Figure 2: Unbonded crossing point with corresponding leaks and corrosion on the substructure.

Examples 

A particularly challenging glass roof is the roof of the Albrigtht Knox Art Museum in Buffalo USA. Although the span is not extremely large, the geometry is a freeform with triangular glass panels. The spectacular "Common Sky" design by Berlin-based design and architecture firm Studio Other Spaces (SOS) for the roofing of the existing of the existing courtyard was in line with the museum's desire to create a modern open and modern art institution for all people.

Eliasson and Behmann use a natural formal language and mark with the funnel-shaped support the place in the inner courtyard where a tree was once planted. Free-form surfaces are being used more and more frequently in architecture, not least because of the everincreasing computing power and powerful planning tools. The project discussed here was also spatially designed according to all rules of the art and down to the last screw. The roof artwork was executed by the German company Hahner Technik GmbH & Co. KG. Structural Design of the substructure was done by the Company ArtEngineering, our office Dr. Siebert and Partner was responsible for the glass.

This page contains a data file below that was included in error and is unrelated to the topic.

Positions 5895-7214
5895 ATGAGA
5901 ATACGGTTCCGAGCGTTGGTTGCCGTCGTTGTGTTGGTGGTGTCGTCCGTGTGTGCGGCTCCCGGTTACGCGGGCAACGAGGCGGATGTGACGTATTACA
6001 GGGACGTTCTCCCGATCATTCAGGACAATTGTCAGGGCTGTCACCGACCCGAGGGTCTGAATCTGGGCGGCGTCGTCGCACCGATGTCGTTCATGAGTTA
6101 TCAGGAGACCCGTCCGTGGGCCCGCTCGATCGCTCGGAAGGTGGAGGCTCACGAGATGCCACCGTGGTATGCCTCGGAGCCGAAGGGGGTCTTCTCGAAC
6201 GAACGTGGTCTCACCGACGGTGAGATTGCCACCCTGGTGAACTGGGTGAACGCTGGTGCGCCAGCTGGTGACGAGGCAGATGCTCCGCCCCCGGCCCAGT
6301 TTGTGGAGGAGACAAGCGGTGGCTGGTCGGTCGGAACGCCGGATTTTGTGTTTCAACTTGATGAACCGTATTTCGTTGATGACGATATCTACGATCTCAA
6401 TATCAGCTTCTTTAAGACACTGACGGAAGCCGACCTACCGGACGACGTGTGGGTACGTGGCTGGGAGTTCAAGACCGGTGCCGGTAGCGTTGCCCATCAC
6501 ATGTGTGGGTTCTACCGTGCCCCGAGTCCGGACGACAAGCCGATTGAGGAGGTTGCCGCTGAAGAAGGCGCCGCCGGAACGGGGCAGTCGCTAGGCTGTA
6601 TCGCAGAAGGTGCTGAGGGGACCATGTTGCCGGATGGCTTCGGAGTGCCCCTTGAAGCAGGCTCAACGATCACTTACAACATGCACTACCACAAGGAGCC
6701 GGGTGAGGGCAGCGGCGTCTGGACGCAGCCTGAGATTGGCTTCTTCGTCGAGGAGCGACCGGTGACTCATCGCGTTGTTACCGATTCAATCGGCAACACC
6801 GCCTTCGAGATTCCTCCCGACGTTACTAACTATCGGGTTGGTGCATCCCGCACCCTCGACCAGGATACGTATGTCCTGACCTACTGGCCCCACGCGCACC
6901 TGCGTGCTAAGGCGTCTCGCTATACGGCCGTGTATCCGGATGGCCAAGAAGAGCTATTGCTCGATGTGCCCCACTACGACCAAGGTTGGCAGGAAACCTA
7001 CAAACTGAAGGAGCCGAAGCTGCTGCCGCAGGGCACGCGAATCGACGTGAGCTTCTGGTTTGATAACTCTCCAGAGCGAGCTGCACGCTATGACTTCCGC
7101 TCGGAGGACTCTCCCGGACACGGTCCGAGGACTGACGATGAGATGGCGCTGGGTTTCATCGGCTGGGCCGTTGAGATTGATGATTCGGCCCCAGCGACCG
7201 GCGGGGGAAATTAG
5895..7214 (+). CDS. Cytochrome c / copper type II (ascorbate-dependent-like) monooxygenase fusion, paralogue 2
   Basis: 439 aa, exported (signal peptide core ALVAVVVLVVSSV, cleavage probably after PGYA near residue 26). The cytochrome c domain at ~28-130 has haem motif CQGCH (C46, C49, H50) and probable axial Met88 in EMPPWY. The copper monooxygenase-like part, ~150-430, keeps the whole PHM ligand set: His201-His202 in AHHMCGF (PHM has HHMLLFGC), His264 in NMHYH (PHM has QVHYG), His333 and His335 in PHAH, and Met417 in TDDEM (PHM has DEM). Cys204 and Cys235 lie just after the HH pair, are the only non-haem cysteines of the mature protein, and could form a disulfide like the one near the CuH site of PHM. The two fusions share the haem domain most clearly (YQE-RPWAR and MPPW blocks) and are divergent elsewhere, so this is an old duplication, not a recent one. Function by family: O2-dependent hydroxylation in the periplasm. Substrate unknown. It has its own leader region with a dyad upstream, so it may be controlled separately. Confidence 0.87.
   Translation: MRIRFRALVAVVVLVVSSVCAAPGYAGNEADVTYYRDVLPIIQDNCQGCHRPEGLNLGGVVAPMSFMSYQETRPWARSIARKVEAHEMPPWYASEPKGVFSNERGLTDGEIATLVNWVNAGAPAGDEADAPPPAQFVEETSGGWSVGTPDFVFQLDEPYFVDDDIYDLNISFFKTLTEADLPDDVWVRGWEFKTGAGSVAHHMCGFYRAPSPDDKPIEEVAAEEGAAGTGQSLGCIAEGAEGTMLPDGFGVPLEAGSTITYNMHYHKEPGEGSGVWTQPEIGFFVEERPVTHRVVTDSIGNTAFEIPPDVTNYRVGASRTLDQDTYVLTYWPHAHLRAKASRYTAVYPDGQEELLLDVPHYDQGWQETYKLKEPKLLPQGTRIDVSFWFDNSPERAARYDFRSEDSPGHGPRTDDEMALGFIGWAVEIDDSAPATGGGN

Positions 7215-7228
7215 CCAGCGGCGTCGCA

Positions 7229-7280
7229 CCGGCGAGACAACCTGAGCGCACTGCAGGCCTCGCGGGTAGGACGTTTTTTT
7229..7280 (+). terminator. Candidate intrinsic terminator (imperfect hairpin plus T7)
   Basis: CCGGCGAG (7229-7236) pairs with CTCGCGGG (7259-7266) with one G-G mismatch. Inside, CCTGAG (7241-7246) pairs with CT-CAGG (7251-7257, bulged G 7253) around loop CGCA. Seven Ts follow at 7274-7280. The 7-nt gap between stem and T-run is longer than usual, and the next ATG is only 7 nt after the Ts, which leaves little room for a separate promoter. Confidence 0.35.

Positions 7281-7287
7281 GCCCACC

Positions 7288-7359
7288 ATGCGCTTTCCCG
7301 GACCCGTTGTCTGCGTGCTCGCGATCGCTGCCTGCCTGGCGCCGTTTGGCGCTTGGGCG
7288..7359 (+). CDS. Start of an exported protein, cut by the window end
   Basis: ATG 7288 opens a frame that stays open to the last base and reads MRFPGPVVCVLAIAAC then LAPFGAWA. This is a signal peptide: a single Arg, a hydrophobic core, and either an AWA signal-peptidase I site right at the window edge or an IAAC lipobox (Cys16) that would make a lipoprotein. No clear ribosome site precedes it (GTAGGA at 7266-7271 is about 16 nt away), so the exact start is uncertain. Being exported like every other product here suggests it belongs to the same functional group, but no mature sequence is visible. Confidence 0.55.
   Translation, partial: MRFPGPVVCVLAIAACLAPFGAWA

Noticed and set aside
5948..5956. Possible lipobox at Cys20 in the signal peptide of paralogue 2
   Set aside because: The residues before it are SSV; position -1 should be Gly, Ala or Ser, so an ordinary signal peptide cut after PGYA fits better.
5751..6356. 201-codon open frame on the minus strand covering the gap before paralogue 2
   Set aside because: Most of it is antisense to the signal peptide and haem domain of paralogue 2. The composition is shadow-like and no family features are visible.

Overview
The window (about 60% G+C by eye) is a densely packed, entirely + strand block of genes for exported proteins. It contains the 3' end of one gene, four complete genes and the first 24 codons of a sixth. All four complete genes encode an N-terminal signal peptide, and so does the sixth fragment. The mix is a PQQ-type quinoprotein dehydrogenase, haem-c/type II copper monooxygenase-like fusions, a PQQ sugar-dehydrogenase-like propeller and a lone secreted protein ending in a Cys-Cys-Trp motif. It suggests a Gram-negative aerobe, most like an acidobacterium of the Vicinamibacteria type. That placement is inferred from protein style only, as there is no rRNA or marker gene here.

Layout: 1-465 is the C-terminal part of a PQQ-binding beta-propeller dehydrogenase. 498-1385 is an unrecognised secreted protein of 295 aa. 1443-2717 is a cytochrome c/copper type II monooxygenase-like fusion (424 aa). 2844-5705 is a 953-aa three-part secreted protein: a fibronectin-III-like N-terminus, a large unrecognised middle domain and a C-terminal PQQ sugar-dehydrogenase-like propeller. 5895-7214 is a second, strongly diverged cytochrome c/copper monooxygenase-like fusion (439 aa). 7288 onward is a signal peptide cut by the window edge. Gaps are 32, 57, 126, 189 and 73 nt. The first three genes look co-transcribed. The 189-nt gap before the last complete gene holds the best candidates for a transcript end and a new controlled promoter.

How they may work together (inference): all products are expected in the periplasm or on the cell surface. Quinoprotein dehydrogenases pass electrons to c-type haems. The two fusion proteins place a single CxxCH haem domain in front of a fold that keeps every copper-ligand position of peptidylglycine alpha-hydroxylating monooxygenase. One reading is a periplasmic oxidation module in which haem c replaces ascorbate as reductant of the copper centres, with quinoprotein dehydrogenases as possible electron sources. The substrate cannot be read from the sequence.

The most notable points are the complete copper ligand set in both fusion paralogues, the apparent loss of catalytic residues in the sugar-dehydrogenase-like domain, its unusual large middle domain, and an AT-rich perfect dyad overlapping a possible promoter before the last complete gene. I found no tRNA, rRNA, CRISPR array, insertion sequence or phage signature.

A major feature of the Common Sky is the division of the outer shell into triangles and equilateral hexagons. While free-form surfaces can be relatively easily meshed or approximated by triangular surfaces, the design-based choice leads to a conflict: six triangles each form a hexagon in the plane at their center. If the latter is lifted out of the plane, this leads to the fact that the edges of neighboring triangles are no longer straight or parallel to each other.